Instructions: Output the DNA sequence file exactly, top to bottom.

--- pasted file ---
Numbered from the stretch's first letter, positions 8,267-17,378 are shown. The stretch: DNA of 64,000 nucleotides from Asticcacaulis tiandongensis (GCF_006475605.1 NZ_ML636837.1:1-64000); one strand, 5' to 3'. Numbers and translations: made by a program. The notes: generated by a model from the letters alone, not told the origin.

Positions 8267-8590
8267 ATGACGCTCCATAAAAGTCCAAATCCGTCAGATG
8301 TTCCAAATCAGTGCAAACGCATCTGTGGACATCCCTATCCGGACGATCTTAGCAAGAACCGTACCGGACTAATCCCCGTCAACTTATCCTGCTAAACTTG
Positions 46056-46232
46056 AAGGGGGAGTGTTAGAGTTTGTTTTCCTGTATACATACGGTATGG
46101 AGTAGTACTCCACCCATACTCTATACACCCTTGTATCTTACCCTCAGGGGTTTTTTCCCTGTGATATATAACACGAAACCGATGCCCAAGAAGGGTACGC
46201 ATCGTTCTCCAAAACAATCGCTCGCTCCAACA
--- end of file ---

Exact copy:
Numbered from the stretch's first letter, positions 8,267-17,378 are shown. The stretch: DNA of 64,000 nucleotides from Asticcacaulis tiandongensis (GCF_006475605.1 NZ_ML636837.1:1-64000); one strand, 5' to 3'. Numbers and translations: made by a program. The notes: generated by a model from the letters alone, not told the origin.

Positions 8267-8590
8267 ATGACGCTCCATAAAAGTCCAAATCCGTCAGATG
8301 TTCCAAATCAGTGCAAACGCATCTGTGGACATCCCTATCCGGACGATCTTAGCAAGAACCGTACCGGACTAATCCCCGTCAACTTATCCTGCTAAACTTG
Positions 46056-46232
46056 AAGGGGGAGTGTTAGAGTTTGTTTTCCTGTATACATACGGTATGG
46101 AGTAGTACTCCACCCATACTCTATACACCCTTGTATCTTACCCTCAGGGGTTTTTTCCCTGTGATATATAACACGAAACCGATGCCCAAGAAGGGTACGC
46201 ATCGTTCTCCAAAACAATCGCTCGCTCCAACA